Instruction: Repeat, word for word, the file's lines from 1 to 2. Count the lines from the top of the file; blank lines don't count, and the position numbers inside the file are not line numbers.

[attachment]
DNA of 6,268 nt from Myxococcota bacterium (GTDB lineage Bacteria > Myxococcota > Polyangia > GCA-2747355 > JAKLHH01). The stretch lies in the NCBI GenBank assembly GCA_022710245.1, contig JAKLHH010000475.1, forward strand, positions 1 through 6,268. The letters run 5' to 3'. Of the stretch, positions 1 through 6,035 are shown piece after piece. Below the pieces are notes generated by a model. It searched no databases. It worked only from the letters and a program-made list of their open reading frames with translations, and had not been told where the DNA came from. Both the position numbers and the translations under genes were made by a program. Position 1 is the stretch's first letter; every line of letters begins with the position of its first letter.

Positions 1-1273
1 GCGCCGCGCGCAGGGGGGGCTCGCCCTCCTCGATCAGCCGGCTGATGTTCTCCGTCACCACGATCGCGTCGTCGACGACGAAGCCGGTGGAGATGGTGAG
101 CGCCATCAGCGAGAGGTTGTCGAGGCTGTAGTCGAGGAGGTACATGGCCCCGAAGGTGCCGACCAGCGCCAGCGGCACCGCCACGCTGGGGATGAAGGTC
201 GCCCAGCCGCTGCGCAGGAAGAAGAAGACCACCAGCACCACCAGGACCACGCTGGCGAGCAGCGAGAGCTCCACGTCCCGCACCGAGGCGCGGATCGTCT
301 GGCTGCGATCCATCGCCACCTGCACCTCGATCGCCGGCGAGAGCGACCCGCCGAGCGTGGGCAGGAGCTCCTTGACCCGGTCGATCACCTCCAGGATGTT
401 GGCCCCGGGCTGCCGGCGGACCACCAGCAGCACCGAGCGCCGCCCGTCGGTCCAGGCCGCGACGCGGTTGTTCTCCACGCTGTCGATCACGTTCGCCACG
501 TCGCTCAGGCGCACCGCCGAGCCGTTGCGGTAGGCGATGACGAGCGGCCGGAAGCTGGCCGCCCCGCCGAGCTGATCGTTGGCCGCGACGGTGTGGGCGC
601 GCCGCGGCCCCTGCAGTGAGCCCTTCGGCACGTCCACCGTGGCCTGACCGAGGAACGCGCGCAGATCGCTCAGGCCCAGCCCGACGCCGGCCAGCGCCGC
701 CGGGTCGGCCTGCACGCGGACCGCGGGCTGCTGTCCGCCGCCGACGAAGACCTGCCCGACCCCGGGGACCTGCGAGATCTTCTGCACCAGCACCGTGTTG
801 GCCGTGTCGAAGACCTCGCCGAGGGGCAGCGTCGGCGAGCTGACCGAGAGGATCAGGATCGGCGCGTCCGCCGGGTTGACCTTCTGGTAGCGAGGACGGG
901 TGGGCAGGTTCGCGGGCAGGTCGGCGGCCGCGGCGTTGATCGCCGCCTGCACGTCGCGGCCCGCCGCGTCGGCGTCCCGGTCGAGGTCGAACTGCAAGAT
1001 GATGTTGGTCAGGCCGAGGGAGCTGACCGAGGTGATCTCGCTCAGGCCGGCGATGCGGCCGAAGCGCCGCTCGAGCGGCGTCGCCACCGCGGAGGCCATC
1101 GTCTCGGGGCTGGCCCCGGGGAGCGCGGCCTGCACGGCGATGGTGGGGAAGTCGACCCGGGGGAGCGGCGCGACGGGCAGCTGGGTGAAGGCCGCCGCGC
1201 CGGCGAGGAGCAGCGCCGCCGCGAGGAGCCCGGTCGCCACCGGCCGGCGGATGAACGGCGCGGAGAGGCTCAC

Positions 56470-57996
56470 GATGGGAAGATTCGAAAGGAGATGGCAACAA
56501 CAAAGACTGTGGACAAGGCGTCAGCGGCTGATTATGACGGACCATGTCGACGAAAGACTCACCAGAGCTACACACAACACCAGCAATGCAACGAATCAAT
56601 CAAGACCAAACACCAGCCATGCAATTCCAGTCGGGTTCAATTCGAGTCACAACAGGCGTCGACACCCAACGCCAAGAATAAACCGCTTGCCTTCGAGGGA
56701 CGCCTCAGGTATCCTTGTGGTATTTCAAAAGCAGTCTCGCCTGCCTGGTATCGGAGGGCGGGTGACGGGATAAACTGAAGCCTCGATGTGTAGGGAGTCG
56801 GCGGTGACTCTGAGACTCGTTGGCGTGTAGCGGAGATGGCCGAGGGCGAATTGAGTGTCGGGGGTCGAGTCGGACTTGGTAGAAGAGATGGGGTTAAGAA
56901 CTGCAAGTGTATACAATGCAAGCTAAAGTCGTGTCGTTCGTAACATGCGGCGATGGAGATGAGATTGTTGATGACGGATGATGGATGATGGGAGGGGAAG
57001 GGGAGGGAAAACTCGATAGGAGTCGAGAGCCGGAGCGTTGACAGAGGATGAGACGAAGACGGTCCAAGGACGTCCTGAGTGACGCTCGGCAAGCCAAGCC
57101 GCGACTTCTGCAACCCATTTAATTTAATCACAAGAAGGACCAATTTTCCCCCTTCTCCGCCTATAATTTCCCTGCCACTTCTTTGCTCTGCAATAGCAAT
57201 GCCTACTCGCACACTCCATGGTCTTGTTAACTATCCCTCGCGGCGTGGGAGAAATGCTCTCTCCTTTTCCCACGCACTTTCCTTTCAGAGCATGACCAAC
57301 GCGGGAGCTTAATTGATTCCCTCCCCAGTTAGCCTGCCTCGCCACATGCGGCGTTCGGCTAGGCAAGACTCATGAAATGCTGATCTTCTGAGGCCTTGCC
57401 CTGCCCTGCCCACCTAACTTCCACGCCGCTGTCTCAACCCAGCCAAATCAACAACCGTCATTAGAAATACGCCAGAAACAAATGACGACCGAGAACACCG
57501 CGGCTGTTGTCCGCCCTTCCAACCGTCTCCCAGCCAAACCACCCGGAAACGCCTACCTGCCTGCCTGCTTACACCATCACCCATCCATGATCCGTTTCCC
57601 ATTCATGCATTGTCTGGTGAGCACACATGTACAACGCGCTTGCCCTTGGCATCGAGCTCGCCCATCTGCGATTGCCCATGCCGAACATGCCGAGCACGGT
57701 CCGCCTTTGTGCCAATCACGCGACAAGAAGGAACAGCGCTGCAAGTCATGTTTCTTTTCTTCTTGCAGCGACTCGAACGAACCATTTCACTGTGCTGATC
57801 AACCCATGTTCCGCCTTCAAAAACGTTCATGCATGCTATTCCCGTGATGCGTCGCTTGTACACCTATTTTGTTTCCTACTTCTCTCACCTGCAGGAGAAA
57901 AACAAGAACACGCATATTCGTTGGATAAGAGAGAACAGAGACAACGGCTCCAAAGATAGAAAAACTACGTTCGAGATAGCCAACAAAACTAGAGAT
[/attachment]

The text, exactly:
DNA of 6,268 nt from Myxococcota bacterium (GTDB lineage Bacteria > Myxococcota > Polyangia > GCA-2747355 > JAKLHH01). The stretch lies in the NCBI GenBank assembly GCA_022710245.1, contig JAKLHH010000475.1, forward strand, positions 1 through 6,268. The letters run 5' to 3'. Of the stretch, positions 1 through 6,035 are shown piece after piece. Below the pieces are notes generated by a model. It searched no databases. It worked only from the letters and a program-made list of their open reading frames with translations, and had not been told where the DNA came from. Both the position numbers and the translations under genes were made by a program. Position 1 is the stretch's first letter; every line of letters begins with the position of its first letter.

Positions 1-1273